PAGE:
9/11/2001 - America, where could we have been more true?

America, and more distinctly, the United States, is often referred to as "a nation of believers".  While those "believers" range in denominations from Christianity, to Jews, to many other religions, all the way to non-"believers", and though the individual faith beliefs may vary in definition, style or lack thereof, most of us in that range would agree that we are a land of principles and fundamental values.  Values that include honesty, integrity, forgiveness, and repentance.  With the recent demise of Osama Bin Laden still making its way to our ears, and the many varied emotions that has stirred among us, from jubilation, justice and closure, to concern, shock or apathy, it seems appropriate to evaluate just what has been accomplished in the 10 years since 9/11, and whether our approach has been the most true to our fundamental principles and values, or if opportunity existed to have gone a different path, or to now seek a different path.

It is my opinion that the greatest victory or out come from 9/11, would have resulted from not engaging in war to begin with.  Before the shock of that statement sends you fleeing to the "Back" button, allow me to elaborate on that claim.  On 9/11/2001, close to 3000 people died in the plane crashes and collapse of the twin towers, explosion at the Pentagon, and flight 93.  That is a very tragic loss of life and to record, the single most deadly terrorist attack on US soil.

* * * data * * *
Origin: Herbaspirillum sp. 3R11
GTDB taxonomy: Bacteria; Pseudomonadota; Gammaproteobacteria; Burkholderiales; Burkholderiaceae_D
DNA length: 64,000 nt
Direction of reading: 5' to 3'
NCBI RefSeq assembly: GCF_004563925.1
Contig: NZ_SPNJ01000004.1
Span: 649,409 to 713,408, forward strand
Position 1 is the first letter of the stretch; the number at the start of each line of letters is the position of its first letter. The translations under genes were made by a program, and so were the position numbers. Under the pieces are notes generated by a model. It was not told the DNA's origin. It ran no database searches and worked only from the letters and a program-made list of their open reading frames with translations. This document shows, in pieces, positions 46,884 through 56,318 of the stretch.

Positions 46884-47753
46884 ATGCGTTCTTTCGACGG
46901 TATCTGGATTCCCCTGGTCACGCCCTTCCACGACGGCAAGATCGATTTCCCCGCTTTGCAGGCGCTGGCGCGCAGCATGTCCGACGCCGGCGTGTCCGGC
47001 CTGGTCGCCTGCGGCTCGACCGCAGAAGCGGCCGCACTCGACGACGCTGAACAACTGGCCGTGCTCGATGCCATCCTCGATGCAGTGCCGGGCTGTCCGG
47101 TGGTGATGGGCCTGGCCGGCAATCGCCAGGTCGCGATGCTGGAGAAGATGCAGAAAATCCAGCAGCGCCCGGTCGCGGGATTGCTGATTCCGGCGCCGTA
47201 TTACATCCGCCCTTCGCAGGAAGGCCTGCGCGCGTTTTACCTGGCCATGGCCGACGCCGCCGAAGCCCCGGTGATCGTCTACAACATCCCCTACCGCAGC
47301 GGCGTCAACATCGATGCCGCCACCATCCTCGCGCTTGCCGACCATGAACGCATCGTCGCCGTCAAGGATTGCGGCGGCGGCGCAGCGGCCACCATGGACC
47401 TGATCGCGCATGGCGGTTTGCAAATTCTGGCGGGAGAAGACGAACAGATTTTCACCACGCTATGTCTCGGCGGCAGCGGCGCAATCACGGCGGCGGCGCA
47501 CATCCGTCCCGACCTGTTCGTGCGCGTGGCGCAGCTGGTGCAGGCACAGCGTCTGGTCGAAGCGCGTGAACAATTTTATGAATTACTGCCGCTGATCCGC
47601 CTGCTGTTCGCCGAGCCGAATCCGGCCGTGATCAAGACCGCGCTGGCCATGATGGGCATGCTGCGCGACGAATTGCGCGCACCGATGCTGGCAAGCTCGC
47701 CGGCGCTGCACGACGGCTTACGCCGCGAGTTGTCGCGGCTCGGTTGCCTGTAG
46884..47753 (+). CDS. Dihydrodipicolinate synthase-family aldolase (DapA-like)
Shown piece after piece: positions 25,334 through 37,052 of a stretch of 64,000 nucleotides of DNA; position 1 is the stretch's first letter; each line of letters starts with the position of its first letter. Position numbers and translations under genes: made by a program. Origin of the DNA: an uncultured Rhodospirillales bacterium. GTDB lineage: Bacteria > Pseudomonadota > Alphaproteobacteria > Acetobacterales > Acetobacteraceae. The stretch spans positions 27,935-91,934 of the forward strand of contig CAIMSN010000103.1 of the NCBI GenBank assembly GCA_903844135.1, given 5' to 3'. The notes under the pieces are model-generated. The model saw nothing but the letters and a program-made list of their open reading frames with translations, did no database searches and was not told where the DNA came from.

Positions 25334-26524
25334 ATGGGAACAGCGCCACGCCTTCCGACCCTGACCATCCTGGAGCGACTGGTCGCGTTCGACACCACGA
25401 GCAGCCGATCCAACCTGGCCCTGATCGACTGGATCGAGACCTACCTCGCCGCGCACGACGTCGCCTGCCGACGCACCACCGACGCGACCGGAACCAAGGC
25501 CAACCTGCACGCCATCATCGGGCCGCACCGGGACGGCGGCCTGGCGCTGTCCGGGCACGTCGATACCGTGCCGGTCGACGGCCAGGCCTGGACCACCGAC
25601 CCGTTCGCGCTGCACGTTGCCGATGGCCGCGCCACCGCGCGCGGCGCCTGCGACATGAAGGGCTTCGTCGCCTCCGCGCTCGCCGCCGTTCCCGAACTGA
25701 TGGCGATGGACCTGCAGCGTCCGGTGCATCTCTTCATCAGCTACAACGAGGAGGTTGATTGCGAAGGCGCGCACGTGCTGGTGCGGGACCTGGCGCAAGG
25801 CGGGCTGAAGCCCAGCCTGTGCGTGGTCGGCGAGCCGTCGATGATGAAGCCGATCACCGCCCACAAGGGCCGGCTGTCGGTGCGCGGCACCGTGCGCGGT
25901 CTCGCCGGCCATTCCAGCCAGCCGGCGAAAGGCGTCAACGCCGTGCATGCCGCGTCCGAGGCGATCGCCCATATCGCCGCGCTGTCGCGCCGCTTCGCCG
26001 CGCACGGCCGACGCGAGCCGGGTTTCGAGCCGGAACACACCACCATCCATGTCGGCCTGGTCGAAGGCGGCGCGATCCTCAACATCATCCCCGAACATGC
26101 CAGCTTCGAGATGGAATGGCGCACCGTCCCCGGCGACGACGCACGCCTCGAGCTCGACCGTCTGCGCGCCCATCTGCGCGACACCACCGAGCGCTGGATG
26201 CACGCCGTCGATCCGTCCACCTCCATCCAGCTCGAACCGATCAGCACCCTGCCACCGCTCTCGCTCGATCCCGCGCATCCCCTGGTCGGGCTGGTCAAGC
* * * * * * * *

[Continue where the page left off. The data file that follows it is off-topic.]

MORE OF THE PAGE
Now for some statistics.  Below are the casualties to soldiers and civilians since the beginning of operations in Afghanistan and Iraq in 2001 (totals as of May 3rd 2011 unless otherwise noted).

US Military and Civilian deaths in Iraq: 4,421
US Military and Civilian deaths in Afghanistan: 1,560 
Conservative Iraqi Civilian deaths through April 2009: 110,600
Conservative Afghan Civilian deaths through Dec 2009: 7000

Total Deaths from just the above: 123,581

Total Cost of both wars since 2001: US $1,189,150,000 (Estimated to reach 2.4 trillion by 2017 when interest is factored in)

Please note that these totals don't include Iraqi nor Afghan/Taliban soldier deaths, which estimate into the tens of thousands, nor do these totals include injuries of anyone, be they soldiers or civilians, which also number into the tens of thousands, or hundreds of thousands.